'Space cloth' to revolutionise textiles industry
A designer and researcher has pioneered a new form of fabric which promises to revolutionise the textiles industry.
Sonia Reynolds invented 'space cloth' – the first non-woven material made from yarn. It has a strong potential for use as a smart textile due to its unique structure with space to encase copper wiring, light emitting diodes (LEDs) and more.
Ms Reynolds brought the idea to Nottingham Trent University's Advanced Textile Research Group and is now undertaking a PhD in the subject to further develop the fabric's novel manufacturing process under the direction of Professor Tilak Dias and Dr Amanda Briggs-Goode, of the School of Art and Design.
Scientifically named Zephlinear, unlike traditional woven or knitted materials which are made by the interloping or interlacing of yarns, it is made by a newly established technique known as yarn surface entanglement.
Ms Reynolds said: "This is a real breakthrough for the textiles industry. It's the first non-woven material made from yarn and promises major benefits for the future of clothing, and more.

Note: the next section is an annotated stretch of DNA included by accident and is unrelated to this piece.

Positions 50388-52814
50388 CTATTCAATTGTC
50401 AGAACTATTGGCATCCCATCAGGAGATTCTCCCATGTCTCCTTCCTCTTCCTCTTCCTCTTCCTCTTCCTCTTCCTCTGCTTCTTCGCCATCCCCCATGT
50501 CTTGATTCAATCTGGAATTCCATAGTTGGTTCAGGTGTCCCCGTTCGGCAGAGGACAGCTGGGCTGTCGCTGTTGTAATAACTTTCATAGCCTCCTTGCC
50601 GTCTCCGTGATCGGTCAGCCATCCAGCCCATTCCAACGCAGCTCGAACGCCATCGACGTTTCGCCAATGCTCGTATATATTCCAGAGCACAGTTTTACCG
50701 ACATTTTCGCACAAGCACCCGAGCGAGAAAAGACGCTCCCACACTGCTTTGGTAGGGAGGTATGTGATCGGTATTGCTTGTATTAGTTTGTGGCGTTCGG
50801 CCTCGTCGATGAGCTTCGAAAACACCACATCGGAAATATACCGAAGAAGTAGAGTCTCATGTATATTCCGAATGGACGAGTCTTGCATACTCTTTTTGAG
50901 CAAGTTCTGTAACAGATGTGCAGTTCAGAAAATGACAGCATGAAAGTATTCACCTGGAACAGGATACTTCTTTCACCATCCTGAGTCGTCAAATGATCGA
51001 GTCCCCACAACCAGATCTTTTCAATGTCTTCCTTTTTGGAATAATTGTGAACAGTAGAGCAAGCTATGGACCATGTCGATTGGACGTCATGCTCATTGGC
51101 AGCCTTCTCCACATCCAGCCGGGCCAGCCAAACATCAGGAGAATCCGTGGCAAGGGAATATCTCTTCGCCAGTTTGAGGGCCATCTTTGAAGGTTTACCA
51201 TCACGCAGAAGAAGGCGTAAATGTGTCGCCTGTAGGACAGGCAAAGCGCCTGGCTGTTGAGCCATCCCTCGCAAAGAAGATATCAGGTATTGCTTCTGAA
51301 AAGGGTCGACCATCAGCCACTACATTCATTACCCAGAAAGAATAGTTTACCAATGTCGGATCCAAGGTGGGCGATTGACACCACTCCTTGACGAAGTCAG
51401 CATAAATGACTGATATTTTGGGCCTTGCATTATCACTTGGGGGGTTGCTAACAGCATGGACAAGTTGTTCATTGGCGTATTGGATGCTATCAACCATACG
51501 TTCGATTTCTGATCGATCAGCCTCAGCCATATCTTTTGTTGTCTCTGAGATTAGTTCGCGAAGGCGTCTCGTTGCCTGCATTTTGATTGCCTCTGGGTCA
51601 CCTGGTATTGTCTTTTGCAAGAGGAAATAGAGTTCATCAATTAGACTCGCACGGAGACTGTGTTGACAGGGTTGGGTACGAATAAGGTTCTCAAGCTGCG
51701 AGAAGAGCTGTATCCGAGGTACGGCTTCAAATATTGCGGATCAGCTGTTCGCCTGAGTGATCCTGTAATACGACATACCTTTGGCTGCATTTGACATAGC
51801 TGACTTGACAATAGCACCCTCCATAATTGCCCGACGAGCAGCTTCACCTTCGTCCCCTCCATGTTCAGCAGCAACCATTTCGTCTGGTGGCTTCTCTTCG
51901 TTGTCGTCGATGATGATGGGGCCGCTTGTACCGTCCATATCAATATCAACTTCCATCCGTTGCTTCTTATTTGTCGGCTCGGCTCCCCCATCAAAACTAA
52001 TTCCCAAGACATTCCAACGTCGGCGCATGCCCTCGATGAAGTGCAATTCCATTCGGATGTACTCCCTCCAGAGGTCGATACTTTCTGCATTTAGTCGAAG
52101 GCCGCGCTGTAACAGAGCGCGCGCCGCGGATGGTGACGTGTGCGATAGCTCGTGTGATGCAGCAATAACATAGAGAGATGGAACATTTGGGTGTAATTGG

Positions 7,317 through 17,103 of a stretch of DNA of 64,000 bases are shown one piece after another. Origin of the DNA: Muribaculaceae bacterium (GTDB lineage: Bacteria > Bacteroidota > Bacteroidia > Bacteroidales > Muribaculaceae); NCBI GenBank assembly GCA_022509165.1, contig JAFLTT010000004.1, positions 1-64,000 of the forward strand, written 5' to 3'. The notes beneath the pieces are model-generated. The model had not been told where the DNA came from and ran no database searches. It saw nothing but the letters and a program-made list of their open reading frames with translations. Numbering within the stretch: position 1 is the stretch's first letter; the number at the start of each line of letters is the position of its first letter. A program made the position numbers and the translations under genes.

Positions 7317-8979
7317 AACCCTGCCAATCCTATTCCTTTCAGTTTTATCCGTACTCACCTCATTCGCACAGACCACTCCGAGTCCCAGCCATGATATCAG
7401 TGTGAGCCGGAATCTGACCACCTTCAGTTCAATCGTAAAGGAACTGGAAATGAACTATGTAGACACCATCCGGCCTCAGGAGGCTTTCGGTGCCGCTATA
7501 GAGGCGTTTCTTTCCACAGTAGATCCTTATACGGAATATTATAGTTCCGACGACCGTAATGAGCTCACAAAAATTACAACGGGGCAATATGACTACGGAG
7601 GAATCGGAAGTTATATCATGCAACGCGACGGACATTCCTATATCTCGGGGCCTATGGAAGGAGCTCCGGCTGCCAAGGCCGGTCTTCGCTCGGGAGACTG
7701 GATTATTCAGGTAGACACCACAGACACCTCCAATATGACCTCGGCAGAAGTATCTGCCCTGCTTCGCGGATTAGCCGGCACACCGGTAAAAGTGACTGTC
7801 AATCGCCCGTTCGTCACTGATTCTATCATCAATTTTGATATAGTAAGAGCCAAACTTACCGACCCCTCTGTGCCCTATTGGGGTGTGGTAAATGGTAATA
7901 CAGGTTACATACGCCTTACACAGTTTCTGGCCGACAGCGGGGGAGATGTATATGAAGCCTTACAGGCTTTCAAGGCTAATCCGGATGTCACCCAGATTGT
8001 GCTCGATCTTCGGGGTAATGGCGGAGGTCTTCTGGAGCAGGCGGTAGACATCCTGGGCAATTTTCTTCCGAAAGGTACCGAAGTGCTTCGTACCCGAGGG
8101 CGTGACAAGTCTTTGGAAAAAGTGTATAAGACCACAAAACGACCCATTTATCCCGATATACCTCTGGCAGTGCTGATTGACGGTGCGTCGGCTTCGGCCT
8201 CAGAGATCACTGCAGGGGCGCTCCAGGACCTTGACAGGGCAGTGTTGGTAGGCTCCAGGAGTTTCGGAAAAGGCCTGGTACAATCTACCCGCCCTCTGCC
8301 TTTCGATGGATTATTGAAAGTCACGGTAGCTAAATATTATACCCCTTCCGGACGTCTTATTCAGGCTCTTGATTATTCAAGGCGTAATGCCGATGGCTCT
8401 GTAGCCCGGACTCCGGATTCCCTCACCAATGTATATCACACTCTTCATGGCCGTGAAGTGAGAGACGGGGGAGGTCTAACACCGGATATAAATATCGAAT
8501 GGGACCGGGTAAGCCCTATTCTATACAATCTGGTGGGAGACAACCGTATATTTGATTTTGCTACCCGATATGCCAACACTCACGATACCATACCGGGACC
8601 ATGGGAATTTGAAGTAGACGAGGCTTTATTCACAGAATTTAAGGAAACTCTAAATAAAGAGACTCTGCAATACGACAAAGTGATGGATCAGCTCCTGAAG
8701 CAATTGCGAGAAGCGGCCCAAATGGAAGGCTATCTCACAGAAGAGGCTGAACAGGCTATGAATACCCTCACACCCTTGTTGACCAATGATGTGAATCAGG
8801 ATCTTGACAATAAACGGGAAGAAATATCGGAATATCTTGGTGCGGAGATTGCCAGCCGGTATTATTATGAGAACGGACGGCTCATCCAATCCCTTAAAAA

"Because of the material's linear channels of yarn, it has great potential to be used as a smart textile. In particular, we believe it lends itself well to being embedded with microcapsules containing medication or scent, to either help deliver drugs to specific parts of the body or to create antibacterial and aromatic clothing.
"As the material is visually different, it has potential to be used for other applications as well, such as wall coverings, in addition to clothing.
"And because it's much less labour intensive to make than knit or weave fabrics, it's a more environmentally friendly material to produce as well."
The name, Zephlinear, derives from the merger of two words, zephyr and linear. It was given the nickname 'space cloth' due to its appearance and its e-textile capabilities.
The material – which is patent pending – was recently presented at the Wearable Technology Show, USA, by Ms Reynolds.
Research shows that it is strongest and most efficient when created from natural yarns such as one hundred per cent wool, hair and wool/silk mixtures, though it can also be made from synthetic yarns.
Professor Dias, who leads the university's Advanced Textiles Research Group, said: "Zephlinear is a remarkable development in an industry which is advancing at an incredible pace.
"We believe it has huge potential for textiles, and we have already found that it combines well with e-textile technologies such as heated textiles or textiles with embedded LEDs.
"As a fabric it is very lightweight and flexible, and it retracts back to its original shape well after it has been stretched.
"We're very much looking forward to developing the material further and feel certain that it will help provide people with smarter and more environmentally friendly clothing in the future".